Guest Post: Lackawanna College Successfully Adopts Sporting Clay Shoot Tournament

By Rick Hiduk

After five years of growth under Cabot Oil & Gas, the annual Sporting Clay Tournament benefiting the Lackawanna College School of Petroleum & Natural Gas was enjoyed once again by hundreds of sportsmen and women and corporate sponsors on Sept. 27. The new twist this year is that the friendly competition was managed by the college, its staff, and its students. Not only does the event provide funding for equipment, scholarships, and programs, it affords students and potential employers an opportunity to meet face-to-face under recreational circumstances.

“We tried a golf tournament, but it just didn’t click,” said college president Mark Volk, who was relishing his job this year as greeter. “It’s a great way to meet everybody.”
The event at Haussman’s Hidden Hollow sporting club near Friendsville in Susquehanna County drew competitors from a wide area vying for trophies, bragging rights, a catered lunch, chances to win donated prizes and an opportunity to support a school that is providing more of them each year with qualified employees.

In previous years, as many as 400 shooters utilizing four separate ranges featuring 10 stations each took part in the clay shoot. Once Cabot had fulfilled its endowment agreement to Lackawanna College, the natural gas company handed the reins of the popular fundraiser over to the school, suggesting that it be downsized for the first few years until the new organizers were familiar with the process. Cabot, Southwestern Energy, and Williams continue to be the primary benefactors of the event, but many other companies, like Kenworth of PA, sponsored elements of the competition, such as the individual shooting stations.

Judging by the smooth transition of teams from one station to another, the shuttling by students of participants from the offsite parking lot to the competition area, the smiles on the faces of contestants, and the well-orchestrated awards ceremony that followed lunch, one can only guess that the tournament will be expanding again by next year.

“We believe in supporting young people to help them get family-sustaining jobs,” Kenworth general manager Fred Pope said of his company’s involvement. Kenworth employees have also competed since the inception of the clay shoot, though Pope was sidelined this year with a shoulder injury. “It’s a lot more fun when you’re shooting.”

“One of the best indicators of the success of the school and the event is the number of our graduates who are back here shooting as representatives of their companies,” School of Natural Gas program director Jeannine McKnight offered. The success of the investment by those companies, she added, is realized by the pool of students who they now hired directly or taken on as interns.

Ryan Stalker, liaison project manager at Williams, noted that he worked for Lackawanna College prior to the development of the natural gas program. The relationship between school and industry works both ways, he explains. “They are producing a competent work force, and Williams has been able to influence the program,” Stalker stated. “We continue to build on that partnership.” Williams has hired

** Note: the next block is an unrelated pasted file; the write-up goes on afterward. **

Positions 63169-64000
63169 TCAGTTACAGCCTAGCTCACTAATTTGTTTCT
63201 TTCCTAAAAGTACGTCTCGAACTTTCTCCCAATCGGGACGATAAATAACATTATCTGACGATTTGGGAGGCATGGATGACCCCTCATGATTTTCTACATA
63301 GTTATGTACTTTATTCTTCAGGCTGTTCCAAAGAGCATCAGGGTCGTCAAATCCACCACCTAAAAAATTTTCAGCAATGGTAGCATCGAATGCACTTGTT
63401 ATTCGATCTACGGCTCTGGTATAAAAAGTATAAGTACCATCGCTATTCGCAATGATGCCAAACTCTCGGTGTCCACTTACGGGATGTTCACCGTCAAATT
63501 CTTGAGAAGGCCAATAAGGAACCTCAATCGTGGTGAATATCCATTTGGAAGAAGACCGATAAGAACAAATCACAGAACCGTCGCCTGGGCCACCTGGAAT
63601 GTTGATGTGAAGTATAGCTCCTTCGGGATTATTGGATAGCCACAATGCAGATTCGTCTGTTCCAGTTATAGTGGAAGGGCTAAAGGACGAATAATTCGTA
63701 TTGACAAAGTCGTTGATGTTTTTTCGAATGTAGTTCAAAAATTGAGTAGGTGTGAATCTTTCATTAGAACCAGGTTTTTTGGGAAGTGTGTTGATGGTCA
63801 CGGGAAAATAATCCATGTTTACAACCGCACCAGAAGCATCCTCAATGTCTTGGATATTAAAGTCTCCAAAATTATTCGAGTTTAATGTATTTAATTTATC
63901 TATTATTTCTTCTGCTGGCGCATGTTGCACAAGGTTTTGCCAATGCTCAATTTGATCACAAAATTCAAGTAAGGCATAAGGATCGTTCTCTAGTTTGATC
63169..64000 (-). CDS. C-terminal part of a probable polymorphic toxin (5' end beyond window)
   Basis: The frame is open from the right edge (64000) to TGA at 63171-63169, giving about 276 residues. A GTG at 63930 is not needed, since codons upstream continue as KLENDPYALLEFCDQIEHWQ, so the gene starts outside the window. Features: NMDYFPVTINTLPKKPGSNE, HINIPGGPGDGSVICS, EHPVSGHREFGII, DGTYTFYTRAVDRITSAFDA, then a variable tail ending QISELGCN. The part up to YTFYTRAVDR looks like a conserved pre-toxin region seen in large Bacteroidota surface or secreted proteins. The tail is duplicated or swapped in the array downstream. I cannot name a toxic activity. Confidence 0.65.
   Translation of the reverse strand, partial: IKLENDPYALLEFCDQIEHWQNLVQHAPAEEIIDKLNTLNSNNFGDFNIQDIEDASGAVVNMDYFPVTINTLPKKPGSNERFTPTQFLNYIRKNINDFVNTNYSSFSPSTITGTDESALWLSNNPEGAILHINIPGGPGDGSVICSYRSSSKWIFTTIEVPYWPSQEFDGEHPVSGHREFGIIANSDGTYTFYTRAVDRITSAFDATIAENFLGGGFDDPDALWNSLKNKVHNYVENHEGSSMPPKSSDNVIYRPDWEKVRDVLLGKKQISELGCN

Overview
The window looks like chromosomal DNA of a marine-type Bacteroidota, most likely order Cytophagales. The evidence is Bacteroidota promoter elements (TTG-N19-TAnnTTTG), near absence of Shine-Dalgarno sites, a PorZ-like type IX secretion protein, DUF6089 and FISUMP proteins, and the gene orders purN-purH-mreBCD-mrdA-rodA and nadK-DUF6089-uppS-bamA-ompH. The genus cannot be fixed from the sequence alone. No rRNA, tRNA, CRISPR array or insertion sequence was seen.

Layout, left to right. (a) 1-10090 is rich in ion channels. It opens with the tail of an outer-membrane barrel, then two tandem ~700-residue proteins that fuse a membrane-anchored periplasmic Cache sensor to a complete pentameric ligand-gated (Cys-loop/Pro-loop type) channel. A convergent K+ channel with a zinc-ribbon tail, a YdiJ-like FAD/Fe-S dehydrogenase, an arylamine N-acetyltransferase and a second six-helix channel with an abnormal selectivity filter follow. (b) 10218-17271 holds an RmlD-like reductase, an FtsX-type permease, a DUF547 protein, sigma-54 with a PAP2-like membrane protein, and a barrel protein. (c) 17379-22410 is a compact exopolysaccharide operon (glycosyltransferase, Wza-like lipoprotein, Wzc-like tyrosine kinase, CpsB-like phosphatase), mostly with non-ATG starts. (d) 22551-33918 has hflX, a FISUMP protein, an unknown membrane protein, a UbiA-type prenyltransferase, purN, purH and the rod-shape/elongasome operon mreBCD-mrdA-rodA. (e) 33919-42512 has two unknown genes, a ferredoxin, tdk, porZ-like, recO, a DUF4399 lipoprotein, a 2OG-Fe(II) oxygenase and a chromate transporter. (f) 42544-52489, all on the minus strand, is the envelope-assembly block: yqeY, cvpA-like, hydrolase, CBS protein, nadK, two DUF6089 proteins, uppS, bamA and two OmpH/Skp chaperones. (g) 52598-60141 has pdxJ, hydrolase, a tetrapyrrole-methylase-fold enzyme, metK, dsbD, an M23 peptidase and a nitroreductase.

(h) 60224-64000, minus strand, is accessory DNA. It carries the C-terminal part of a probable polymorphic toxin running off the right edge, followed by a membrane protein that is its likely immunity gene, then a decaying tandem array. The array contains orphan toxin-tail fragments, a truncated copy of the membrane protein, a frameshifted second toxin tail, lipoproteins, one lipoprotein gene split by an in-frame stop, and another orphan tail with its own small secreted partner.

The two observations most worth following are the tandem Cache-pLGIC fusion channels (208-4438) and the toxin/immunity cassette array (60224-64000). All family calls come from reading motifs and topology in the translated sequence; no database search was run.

approximately 30 students from the school.

Julie Lewis, shooting that day for one of the Leatherstocking teams, is a graduate of the natural gas program whose double major in measurement and business has already resulted in a solid job with the company and potential for rapid advancement. “If you told me four years ago when I started at the school that I’d be in this position, I’d say you were crazy,” Lewis remarked. Formerly a student teacher, Lewis as also been invited back by the school to teach ethics leadership and regulations.

Lewis in turn inspired Jason Goss, whom she met as an entry-level employee of Leatherstocking. Lewis encouraged him to enroll at the school, which he feels has already furthered his career with the company. “It has opened up doors with them,” said Goss. For current students like Thomas Gudykunst of New Milford, who arrived early to set up the courses, drove shuttles, then broke down and cleaned up after enjoying some shooting time on the range, volunteering at the event meant meeting and talking with the people with whom he might eventually be working. He has yet to secure an internship and was hoping to discover some leads.

“It’s a great opportunity if they choose to take advantage of it,” Cabot coordinator of external affairs Bill desRosiers said of the students interfacing with clay shoot participants, most of them employees, executives and customers of gas industry partners. “We were thrilled with the support and participation that we had again for this year’s event,” Brian Costanzo, vice president for college advancement remarked. “Our hope is to continue hosting the event for the foreseeable future.” Approximately $91,000 was raised through the clay shoot tournament, and participants are already looking forward to next year’s tournament, which will be held on Thursday, Sept. 26, 2019.

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Kelsey Mulac

Kelsey was raised in Indiana, Pennsylvania and attended The Pennsylvania State University where she earned a degree in Communications. Kelsey works as the External Affairs Coordinator at Cabot where she manages external communications, including social media and community outreach projects. Prior to starting her full-time position, Kelsey worked as a summer intern for Cabot while attending Penn State.

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